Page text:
It must be a wonderland, inside a brain like that. I wish I could see it.


If you could return to the past to relive a part of your life, either to experience the wonderful bits again, or to do something over, which part of your life would you return to? Why?

This is one of those Monkey’s Paw questions that makes me wary. Every life is marred by unhappy events that change the course of things, and the temptation is to get behind them and avoid. I had one of those yesterday, when my husband fell out of his rig and broke his arm. I’d warn him if I could: Don’t jump backward, baby, you’ll catch the heel of your boot!

But that might be a mistake. After all, hindsight is not completely unhelpful. He’s unlikely to exit the rig that way again, which could save him breaking his skull or his neck in a worse fall down the line. Of course this is a simple scenario, and if I’d lost a child or a husband, it wouldn’t sway me. I’d want that person back.

Still, I think it’s safer to relive a moment as it was than to try to make revisions. I’d go back to the early days with my husband. Our first date, maybe, or the first time he invited me over to his house and made dinner—which no one had ever done before, for me, and which scored him a bucketload of goodwill and a trip around the bases. I’d get back into my younger skin and feel his hands on me, knowing every time he kissed me that a claim was being made, that we would have years and years together, that I’d take his name and give him a little boy with eyes exactly the color that were looking into mine, and I’d hug myself around the secret knowledge that we were both in for some sweet nights and laughter and the friendship of a lifetime, and to think it all started with some shish kabob and a bottle of zin.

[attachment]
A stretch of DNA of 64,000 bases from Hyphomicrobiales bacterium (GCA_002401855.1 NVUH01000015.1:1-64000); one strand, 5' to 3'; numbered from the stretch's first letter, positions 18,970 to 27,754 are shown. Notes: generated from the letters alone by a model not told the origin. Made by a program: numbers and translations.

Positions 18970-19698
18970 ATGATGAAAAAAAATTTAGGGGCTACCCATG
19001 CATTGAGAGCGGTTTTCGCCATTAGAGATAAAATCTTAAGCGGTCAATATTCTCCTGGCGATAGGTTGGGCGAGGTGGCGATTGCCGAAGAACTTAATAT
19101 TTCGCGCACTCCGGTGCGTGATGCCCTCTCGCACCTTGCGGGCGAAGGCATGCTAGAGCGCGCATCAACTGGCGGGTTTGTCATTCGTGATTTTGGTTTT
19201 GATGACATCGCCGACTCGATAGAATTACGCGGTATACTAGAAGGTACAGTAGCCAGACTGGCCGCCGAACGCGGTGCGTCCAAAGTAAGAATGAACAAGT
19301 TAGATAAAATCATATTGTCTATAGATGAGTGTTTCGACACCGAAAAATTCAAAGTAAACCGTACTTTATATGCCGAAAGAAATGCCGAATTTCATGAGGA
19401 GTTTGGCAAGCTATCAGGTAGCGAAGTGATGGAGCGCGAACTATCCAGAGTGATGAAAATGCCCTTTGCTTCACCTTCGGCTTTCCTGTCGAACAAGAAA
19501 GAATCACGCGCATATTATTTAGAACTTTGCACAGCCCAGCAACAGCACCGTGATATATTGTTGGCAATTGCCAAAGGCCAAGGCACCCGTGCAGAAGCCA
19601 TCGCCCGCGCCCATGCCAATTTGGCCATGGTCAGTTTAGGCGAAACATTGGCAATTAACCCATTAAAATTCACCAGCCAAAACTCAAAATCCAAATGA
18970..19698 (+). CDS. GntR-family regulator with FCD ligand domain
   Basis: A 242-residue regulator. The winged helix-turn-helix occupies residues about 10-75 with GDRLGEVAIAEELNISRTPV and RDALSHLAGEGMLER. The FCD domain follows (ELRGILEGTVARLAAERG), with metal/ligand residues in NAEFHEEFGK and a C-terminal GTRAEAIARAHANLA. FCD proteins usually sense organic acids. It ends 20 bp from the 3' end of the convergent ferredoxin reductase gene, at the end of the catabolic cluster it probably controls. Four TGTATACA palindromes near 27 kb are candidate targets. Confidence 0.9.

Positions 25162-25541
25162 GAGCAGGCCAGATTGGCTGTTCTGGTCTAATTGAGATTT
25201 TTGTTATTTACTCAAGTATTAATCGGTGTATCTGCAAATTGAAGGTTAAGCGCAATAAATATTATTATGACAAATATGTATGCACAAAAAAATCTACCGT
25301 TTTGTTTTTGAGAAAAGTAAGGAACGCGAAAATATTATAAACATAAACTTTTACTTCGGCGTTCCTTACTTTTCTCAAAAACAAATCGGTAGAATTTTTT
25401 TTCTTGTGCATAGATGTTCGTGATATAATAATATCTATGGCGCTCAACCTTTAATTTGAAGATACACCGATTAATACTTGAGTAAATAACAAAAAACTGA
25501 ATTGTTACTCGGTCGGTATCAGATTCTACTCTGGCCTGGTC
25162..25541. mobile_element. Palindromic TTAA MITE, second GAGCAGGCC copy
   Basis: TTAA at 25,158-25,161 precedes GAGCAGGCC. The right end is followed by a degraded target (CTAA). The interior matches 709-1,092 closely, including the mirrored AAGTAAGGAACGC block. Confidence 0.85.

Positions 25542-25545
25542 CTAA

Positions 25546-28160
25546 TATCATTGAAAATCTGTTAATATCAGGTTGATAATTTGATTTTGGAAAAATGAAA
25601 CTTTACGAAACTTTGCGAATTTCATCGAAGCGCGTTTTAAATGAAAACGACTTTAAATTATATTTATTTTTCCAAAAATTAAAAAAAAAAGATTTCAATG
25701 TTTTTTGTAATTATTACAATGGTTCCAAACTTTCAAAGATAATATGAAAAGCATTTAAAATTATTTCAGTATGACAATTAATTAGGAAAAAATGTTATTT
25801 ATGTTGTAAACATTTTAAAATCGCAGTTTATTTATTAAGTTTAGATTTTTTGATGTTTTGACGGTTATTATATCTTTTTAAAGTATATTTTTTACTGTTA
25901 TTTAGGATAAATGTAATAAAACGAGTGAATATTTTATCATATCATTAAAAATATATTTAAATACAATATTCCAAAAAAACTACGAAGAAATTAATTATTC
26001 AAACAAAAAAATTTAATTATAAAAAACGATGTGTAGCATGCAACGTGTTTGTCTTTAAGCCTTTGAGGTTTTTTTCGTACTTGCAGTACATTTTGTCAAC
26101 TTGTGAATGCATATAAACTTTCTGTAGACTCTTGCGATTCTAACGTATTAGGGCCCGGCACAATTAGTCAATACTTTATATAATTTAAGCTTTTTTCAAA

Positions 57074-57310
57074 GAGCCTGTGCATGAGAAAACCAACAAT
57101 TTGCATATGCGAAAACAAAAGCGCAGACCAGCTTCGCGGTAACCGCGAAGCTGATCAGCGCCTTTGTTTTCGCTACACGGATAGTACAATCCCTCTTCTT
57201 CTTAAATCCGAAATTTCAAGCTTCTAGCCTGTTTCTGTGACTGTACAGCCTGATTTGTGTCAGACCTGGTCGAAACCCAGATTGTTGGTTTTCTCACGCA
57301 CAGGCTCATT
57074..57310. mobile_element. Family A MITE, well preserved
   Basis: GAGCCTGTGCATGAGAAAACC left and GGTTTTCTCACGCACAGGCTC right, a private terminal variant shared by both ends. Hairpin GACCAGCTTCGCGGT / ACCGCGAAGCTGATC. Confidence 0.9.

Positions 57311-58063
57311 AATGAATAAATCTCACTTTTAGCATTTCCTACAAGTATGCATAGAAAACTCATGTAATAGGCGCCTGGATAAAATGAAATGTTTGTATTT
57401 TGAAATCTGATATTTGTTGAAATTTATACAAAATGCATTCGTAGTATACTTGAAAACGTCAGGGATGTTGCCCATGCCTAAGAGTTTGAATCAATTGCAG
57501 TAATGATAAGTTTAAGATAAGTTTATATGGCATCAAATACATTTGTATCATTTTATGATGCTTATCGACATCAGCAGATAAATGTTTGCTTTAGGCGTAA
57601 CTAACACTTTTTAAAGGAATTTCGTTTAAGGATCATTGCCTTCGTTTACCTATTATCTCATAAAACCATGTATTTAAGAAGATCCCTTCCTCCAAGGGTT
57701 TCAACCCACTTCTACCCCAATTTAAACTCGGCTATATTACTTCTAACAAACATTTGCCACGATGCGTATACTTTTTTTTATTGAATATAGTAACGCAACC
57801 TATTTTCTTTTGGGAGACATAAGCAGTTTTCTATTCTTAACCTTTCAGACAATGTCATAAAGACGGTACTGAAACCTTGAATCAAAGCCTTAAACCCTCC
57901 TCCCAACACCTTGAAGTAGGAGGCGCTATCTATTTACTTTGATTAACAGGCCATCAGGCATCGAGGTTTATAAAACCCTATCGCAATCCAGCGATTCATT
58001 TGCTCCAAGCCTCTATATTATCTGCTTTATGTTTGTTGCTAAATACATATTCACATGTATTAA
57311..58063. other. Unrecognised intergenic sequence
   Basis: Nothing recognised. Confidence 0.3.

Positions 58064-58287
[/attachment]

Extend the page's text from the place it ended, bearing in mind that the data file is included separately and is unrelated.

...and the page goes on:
(Macy Gray sex tunes on the stereo. The boy had moves!)


It makes me crazy when people wear their shoes in my house. What habit/act drives you crazy? How do you prevent it from happening?

This question reminds me of a label we used to have in the bathroom at work: PLEASE HANG TOILET PAPER IN THE WATERFALL POSITION. My coworker and I would roll our eyes at that. OCD much? But the sign isn’t there anymore. On her last day of work, my cohort peeled off the label and stuck it under my keyboard, and we tittered like children at her boldness.